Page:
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Professional sports clubs (PSCs) are potentially effective settings for health promotion; however, their role within policy is unclear. Potential reasons include lack of awareness about existing provision of health and wellbeing (H&W) programmes and adequacy of monitoring and evaluation (M&E) practices. This review aimed to: (i) map the provision of H&W programmes delivered by PSCs in the United Kingdom (UK), and (ii) explore current M&E practices of PSCs and consider the policy implications of this. Websites from eight professional sport leagues were hand-searched for programmes and impact reports. Suitable programmes were quantified, whilst impact reports were analysed via inductive documentary content analysis. Results identified 176 H&W programmes and 36 impact reports, as well as 43 H&W impact statements, but only 14 of these were aligned to specific H&W outcomes. The H&W aims of programmes were typically vague, measurement tools were rarely used, and evaluations were usually anecdotal case studies and based on engagement figures, which may not only limit the potential uptake of these programmes but also the relevance of PSCs to public policy. Further research is thus needed to build a stronger evidence base for the use of PSCs as vehicles of public health promotion and policy, and to better address the challenges faced when seeking to monitor and evaluate PSC programmes effectively.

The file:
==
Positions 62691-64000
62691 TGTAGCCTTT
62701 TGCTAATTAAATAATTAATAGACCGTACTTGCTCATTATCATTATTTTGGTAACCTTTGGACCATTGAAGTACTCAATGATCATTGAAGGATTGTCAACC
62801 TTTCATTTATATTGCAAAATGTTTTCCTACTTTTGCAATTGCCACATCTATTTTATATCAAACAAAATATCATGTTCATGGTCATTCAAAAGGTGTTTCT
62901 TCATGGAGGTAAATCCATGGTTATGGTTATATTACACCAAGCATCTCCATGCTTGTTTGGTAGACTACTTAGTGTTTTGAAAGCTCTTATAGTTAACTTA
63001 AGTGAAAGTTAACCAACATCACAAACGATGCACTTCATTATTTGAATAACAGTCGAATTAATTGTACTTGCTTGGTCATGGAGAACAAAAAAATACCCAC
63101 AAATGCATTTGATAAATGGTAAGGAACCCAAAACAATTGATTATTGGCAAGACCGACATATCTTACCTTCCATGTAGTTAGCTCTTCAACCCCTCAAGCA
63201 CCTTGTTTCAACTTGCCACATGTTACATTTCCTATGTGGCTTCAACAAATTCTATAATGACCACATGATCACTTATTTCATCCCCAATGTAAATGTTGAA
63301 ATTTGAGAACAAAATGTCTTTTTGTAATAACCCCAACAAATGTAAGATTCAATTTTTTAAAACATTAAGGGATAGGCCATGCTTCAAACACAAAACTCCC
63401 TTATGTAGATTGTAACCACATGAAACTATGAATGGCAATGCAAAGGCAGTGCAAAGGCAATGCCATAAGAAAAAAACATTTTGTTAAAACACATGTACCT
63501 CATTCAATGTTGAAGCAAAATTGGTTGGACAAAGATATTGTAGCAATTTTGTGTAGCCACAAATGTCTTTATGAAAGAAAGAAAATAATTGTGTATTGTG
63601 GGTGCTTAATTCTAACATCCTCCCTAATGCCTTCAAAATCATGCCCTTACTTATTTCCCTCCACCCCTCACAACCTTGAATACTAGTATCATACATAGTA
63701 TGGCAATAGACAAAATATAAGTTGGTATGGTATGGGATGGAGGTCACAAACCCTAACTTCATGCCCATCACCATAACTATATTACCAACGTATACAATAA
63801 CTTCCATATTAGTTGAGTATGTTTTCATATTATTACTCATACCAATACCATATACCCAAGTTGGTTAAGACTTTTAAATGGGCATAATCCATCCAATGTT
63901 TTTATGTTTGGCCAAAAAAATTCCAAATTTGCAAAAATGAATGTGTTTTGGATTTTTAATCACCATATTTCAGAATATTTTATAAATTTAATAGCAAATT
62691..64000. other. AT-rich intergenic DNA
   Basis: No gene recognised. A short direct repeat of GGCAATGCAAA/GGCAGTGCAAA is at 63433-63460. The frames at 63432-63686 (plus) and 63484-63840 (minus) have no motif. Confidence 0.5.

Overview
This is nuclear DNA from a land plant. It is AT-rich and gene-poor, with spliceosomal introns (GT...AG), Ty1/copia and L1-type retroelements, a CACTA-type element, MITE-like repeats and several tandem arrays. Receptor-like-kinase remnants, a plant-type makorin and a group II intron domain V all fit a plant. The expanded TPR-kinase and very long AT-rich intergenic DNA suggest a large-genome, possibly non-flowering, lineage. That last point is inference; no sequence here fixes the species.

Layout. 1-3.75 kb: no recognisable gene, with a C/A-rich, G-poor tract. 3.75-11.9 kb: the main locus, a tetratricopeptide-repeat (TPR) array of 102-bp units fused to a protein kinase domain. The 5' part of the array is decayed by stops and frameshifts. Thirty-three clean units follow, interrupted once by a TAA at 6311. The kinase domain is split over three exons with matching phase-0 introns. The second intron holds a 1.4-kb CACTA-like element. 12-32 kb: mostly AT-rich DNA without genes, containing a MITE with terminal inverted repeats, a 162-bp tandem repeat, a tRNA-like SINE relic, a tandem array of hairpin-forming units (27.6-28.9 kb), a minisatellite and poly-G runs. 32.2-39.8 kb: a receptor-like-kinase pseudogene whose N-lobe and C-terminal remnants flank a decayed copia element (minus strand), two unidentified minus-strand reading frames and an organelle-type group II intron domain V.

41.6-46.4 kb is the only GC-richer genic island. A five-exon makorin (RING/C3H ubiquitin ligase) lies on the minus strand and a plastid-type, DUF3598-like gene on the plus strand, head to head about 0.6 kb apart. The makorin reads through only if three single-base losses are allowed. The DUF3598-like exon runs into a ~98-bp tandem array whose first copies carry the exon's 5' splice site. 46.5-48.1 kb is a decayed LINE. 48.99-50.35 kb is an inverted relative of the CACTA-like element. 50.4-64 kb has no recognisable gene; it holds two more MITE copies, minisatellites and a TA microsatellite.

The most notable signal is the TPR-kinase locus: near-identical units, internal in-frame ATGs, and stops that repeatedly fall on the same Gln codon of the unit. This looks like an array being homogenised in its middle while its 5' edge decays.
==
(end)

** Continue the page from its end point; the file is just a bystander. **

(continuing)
Original publication




Journal article


International Journal of Sport Policy and Politics

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